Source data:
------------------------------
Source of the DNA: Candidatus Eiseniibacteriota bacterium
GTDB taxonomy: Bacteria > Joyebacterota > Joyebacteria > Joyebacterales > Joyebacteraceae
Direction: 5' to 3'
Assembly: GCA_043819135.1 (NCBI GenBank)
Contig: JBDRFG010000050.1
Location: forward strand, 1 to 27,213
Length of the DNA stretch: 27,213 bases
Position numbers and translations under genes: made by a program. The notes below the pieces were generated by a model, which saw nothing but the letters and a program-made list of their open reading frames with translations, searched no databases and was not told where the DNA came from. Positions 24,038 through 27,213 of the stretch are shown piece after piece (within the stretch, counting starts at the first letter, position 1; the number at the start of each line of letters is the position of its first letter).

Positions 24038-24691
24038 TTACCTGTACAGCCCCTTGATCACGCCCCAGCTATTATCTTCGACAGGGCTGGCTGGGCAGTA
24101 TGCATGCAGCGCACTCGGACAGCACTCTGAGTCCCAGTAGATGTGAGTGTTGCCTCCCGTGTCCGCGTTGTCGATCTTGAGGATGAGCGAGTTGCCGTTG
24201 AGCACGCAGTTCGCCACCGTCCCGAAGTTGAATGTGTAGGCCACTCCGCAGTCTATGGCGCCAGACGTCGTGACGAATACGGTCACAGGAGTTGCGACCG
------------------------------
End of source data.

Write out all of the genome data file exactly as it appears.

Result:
Source of the DNA: Candidatus Eiseniibacteriota bacterium
GTDB taxonomy: Bacteria > Joyebacterota > Joyebacteria > Joyebacterales > Joyebacteraceae
Direction: 5' to 3'
Assembly: GCA_043819135.1 (NCBI GenBank)
Contig: JBDRFG010000050.1
Location: forward strand, 1 to 27,213
Length of the DNA stretch: 27,213 bases
Position numbers and translations under genes: made by a program. The notes below the pieces were generated by a model, which saw nothing but the letters and a program-made list of their open reading frames with translations, searched no databases and was not told where the DNA came from. Positions 24,038 through 27,213 of the stretch are shown piece after piece (within the stretch, counting starts at the first letter, position 1; the number at the start of each line of letters is the position of its first letter).

Positions 24038-24691
24038 TTACCTGTACAGCCCCTTGATCACGCCCCAGCTATTATCTTCGACAGGGCTGGCTGGGCAGTA
24101 TGCATGCAGCGCACTCGGACAGCACTCTGAGTCCCAGTAGATGTGAGTGTTGCCTCCCGTGTCCGCGTTGTCGATCTTGAGGATGAGCGAGTTGCCGTTG
24201 AGCACGCAGTTCGCCACCGTCCCGAAGTTGAATGTGTAGGCCACTCCGCAGTCTATGGCGCCAGACGTCGTGACGAATACGGTCACAGGAGTTGCGACCG